The bill would also permit Prefectures to place asylum seekers in detention during the procedure for the determination of the responsible Member State, contrary to an opinion issued by the Council of State on 19 July 2017, which highlights the unlawfulness of detaining an applicant before a Dublin request has been accepted by the country concerned.10
Nevertheless, some Prefectures continue to detain asylum seekers despite the Court of Cassation ruling. In the four administrative detention centres visited by France terre d’asile, 145 persons have been placed in Dublin detention since the judgment.11
In practice, whereas applicants are placed less and less frequently in administrative detention and Prefectures resorted increasingly frequently to house arrest for asylum seekers under the Dublin procedure, 2,208 asylum seekers were detained in view of their removal to another EU country under the Dublin procedure in 2016.12 Applicants may remain detained during the procedure of determination of the State responsible of their asylum claim. This case occurs only if the asylum seeker has not been registered as such before being detained.13 As mentioned in General, the issue is important in Paris and its surroundings considering the difficulties to access to orientation platforms in order to be registered as asylum seeker at the “single desk”.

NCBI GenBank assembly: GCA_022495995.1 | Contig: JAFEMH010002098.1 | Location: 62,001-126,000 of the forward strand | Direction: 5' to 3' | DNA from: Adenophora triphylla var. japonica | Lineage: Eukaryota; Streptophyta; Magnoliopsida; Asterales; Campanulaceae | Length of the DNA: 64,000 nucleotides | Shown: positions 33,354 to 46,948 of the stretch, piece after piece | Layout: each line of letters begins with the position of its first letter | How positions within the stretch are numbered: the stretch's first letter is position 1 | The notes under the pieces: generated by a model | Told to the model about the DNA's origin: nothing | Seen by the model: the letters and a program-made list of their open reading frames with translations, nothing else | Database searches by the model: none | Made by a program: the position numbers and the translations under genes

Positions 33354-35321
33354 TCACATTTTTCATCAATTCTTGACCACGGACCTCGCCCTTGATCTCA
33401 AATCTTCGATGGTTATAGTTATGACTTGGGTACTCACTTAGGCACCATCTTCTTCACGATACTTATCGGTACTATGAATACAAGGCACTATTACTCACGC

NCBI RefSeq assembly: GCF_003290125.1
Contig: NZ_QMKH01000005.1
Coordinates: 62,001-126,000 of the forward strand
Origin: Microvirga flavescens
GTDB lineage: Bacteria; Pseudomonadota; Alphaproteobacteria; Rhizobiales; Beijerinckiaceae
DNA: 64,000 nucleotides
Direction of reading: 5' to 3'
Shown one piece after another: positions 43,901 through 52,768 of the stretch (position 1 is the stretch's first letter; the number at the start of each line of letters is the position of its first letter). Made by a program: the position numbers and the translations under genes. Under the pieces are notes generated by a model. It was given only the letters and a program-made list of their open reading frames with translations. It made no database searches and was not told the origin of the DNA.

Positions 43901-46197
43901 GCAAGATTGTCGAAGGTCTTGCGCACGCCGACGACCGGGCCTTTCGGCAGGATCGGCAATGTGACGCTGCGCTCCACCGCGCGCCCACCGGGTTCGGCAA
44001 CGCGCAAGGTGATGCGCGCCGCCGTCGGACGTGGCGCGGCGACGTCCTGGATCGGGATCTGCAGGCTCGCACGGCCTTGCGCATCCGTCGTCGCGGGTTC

Their number increased by 164.7% compared to 2015,14 as the law now allows Prefectures to put asylum seekers under the Dublin procedure under house arrest during the duration of the procedure for the determination of the responsible Member State (see Alternatives to Detention).15
However, if Dublin asylum seekers are declared as “missing” because they have not been transferred during the 6-month period and they are stopped during a random identity check during the extended 18-month period (see Dublin: Procedure), they will most probably be placed in detention directly as the risk of absconding would seem high.
- 1. Article L.554-1 Ceseda.
- 2. Article L.556-1 Ceseda.
- 3. Ibid.
- 4. Article L.551-1(6) Ceseda.
- 5. Court of Cassation, Decision No 1130, 27 September 2017. See also Court of Cassation, Decision No 17-14866, 7 February 2018.
- 6. Article L.511-1 Ceseda.
- 7. Ministry of Interior, Instruction NOR: INTV1618837J of 19 July 2016 relating to the application of the Dublin III Regulation – Resort to house arrest and administrative detention in the context of execution of transfer decisions, 5.
- 8. Ibid.
- 9. Proposition de loi permettant une bonne application du régime d’asile européen, 24 October 2017, available in French at: http://bit.ly/2DUKsac. See also the concerns raised by the Ombudsman: Opinion n. 18-02, 10 January 2018, available in French at: http://bit.ly/2Dvkpte.
- 10. Conseil d’Etat, Opinion No 408919, 19 July 2017.
- 11. France terre d’asile, 12 February 2018, available in French at: http://bit.ly/2HcZQAj.
- 12. Assfam et al., 2016 Detention report, June 2017, available in French at: http://bit.ly/2vs38Jj.
- 13. Ibid.
- 14. Ibid.
- 15. Article L.742-2 Ceseda.